Graffiti vandalism can quickly transform a neighbourhood. It harms local residents, organizations, businesses, and property owners.
The faster graffiti is removed, the less desirable your property becomes to vandals. If graffiti vandalism is not removed, it can lead to more damage.
The best way to stop the spread of graffiti is to remove it as soon as it appears.
What is graffiti vandalism?
Graffiti includes one or more letters, symbols, or marks made on public, private, or other surfaces without permission.
Graffiti is a criminal offence and is termed "Mischief" under section 430 of the Criminal Code.
Use this VanConnect form to alert us about graffiti.Alert us about graffiti
We're committed to removing graffiti quickly from public property and to supporting businesses and communities to do the same.
The Integrated Graffiti Management Program focuses on graffiti removal, enforcement of our graffiti bylaw, and education and prevention initiatives.
Property owners are responsible for the cost of removing graffiti from their building.
We do not fine you if graffiti is not removed. However, if a property is served with a notification, and graffiti is not removed, we have the right to remove it and will recover the cost from you.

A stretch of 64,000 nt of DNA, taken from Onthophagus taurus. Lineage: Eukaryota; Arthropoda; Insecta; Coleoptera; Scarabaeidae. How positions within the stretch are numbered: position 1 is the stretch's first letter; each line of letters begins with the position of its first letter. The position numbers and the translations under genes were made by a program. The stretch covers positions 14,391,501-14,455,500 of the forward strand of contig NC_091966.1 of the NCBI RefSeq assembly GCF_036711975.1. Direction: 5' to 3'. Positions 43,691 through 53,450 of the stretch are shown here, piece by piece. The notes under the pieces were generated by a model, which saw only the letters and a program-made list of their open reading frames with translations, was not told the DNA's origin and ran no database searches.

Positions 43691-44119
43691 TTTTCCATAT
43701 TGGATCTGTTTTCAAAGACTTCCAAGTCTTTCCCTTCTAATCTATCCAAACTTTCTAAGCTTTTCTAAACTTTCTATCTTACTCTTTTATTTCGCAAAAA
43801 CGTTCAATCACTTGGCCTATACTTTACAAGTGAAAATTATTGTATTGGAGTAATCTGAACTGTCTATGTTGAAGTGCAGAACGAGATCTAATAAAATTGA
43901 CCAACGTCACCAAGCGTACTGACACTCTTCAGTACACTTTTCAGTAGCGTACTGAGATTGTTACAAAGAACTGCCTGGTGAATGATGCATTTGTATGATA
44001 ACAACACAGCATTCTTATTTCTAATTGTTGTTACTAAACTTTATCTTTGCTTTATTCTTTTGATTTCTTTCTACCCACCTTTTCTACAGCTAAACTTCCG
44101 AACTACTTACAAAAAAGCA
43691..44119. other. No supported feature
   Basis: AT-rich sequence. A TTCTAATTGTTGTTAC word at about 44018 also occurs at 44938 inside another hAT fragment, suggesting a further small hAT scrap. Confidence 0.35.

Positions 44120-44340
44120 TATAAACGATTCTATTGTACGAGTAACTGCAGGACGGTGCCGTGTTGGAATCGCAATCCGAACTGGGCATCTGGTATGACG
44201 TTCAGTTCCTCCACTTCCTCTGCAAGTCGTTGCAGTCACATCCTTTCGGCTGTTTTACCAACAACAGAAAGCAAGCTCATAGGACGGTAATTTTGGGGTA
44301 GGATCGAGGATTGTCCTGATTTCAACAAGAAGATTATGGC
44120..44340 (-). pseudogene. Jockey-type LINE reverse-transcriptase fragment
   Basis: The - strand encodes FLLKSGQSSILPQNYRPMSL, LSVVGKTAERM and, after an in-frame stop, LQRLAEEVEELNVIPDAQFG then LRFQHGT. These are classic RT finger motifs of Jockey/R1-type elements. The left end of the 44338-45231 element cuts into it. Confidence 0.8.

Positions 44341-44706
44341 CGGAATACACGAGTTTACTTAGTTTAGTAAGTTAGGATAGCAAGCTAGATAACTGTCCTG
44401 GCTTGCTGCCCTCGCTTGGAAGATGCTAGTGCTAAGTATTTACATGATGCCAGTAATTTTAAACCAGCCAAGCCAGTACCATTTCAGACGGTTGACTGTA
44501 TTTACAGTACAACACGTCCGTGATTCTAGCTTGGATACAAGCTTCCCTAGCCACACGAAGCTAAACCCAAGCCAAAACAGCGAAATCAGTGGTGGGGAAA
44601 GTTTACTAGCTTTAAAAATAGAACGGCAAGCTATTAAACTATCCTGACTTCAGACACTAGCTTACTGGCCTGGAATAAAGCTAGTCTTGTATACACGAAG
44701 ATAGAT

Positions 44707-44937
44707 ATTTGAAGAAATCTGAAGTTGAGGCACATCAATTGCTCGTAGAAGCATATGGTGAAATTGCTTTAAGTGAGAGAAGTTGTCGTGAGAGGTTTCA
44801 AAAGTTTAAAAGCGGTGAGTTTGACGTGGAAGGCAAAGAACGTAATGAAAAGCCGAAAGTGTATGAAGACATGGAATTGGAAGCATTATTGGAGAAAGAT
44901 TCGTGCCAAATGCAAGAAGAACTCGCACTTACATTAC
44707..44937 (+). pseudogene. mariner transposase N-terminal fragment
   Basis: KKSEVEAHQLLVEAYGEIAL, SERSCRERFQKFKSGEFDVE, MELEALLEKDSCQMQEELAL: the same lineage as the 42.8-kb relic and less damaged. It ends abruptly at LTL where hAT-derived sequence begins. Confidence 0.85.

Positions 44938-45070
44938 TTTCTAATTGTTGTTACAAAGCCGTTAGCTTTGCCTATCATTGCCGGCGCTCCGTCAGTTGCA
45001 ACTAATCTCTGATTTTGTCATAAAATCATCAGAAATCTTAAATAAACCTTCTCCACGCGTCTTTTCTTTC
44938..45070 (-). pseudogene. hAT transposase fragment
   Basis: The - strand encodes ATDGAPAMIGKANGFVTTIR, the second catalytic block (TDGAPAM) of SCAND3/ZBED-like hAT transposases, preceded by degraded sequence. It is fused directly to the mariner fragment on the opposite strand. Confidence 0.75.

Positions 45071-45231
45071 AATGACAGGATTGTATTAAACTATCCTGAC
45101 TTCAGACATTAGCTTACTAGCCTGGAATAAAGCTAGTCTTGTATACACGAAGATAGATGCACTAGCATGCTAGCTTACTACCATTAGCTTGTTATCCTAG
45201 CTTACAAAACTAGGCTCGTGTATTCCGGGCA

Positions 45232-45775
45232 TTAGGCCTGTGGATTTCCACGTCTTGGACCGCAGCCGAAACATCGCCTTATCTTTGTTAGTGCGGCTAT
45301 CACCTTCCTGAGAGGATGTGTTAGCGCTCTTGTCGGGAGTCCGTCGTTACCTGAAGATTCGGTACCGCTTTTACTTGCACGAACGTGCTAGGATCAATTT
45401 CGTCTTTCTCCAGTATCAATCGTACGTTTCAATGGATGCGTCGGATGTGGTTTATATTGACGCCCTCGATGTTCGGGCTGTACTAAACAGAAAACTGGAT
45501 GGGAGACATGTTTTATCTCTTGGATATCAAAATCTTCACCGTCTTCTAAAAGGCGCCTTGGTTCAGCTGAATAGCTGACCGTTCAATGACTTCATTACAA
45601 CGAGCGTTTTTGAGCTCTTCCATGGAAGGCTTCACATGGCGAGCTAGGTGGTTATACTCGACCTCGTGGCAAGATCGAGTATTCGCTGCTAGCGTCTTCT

We provide resources to help you remove graffiti in a timely manner, such as the Free Paint Program.
Find out how to remove graffiti, or tagging, from your property.
Find answers to your questions around graffiti, tagging, murals, and more.
A mural is a painting, mosaic, or relief artwork applied to exterior walls, facilities, or structures. Both the City and the Park Board have guidelines for the successful creation of murals. If you want to create a mural, start by contacting them.
The graffiti bylaw requires property owners to have graffiti removed within 10 days of being served a notice from the City. Graffiti is considered vandalism under the law when it is painted on private or public property without permission, with a minimum fine of $500.